Tuesday, 3 December 2013

A Heavy Decision

Hi guys,
I've just made a controversial decision.  Much as I want to keep up both this and my gaming blog, I can help but feel like there isn't much left for this blog.  I didn't want to do this, and I hope to one day return to this blog and give it the treatment that it needs.  But I just don't know when that can happen now.  I've just begun a new project, which the first part of which is now on the other blog, here.  I hope you guys understand, and I hope to see you all there.


Wednesday, 18 September 2013

Leave Luck to Heaven News archives 1991

From the archives, 1991

  Somewhere over the skies of Izanu Island – A brave sacrifice by Recruit has failed to rescue his trainers from Flight Club.  Tony, Shirley, and Lance are still captive of the EVIL Syndicate.  It is unclear if they have been apprehended in their escape attempt, but with no helicopter to pick them up, they are going nowhere fast.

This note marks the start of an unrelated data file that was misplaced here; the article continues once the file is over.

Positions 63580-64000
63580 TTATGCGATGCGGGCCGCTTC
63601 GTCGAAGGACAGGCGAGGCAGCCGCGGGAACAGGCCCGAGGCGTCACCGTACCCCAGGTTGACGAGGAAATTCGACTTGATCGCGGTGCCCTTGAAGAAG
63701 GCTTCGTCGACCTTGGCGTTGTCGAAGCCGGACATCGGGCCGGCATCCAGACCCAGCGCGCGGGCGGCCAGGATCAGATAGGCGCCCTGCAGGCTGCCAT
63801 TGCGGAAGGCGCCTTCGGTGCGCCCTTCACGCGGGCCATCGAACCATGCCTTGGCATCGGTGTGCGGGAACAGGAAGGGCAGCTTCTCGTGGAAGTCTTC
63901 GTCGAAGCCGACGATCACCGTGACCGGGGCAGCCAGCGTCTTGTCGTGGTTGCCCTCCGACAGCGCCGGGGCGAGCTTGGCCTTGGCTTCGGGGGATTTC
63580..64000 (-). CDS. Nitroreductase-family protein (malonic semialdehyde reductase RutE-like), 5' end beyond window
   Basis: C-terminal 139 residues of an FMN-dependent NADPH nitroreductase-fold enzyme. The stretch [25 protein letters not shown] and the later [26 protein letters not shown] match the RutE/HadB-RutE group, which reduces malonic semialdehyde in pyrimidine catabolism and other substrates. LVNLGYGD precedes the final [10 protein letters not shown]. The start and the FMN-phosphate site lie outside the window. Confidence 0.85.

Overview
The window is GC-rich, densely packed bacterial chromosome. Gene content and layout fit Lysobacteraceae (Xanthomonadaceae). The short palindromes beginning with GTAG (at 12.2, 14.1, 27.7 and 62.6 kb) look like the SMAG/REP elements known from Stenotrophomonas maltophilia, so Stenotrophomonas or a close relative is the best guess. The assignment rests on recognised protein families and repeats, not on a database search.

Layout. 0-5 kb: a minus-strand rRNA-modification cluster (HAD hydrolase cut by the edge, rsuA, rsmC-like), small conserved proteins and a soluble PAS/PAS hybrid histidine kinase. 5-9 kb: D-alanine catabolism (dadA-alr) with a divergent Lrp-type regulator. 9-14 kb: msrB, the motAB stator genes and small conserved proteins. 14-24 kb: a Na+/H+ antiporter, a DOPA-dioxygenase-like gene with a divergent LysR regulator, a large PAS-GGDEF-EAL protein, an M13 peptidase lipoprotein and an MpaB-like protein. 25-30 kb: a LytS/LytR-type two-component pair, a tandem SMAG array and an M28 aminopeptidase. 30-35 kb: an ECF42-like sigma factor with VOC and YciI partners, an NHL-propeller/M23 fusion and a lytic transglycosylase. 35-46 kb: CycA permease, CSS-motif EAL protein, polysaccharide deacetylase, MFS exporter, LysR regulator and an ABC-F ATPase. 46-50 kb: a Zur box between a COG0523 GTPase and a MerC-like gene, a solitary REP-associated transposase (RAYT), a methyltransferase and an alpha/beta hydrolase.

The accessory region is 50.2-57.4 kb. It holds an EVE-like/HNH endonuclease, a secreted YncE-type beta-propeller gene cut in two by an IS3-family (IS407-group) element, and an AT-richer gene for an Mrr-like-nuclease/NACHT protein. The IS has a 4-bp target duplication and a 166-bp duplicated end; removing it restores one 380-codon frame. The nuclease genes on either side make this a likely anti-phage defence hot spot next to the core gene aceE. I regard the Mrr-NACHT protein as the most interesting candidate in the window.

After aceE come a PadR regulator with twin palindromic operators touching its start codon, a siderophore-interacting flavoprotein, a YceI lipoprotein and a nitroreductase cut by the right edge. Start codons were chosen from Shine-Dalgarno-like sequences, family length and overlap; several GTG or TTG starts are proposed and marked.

It was a scene out of grisly movie, where everything goes wrong.  The military refused participation, and are now refusing comment as to why.  Everyone involved, from the pilot, to the crew on the Aircraft Carrier that launched the helicopter were raw recruits.  While it is written on the pilot’s release forms that he knew of the Anti-aircraft batteries standing in his way, he had no defensive training.  And no one is admitting that they saw the real twist coming, when the pilot found himself caught off guard and under attack from dozens of hidden batteries in the dense woods.  

  “He was dodging and weaving at 500 feet,” says Ensign Gulliver, aboard the carrier, “but he was also unlucky!  I’ve not seen a swifter plummet or more burning red since the Virtual Boy!”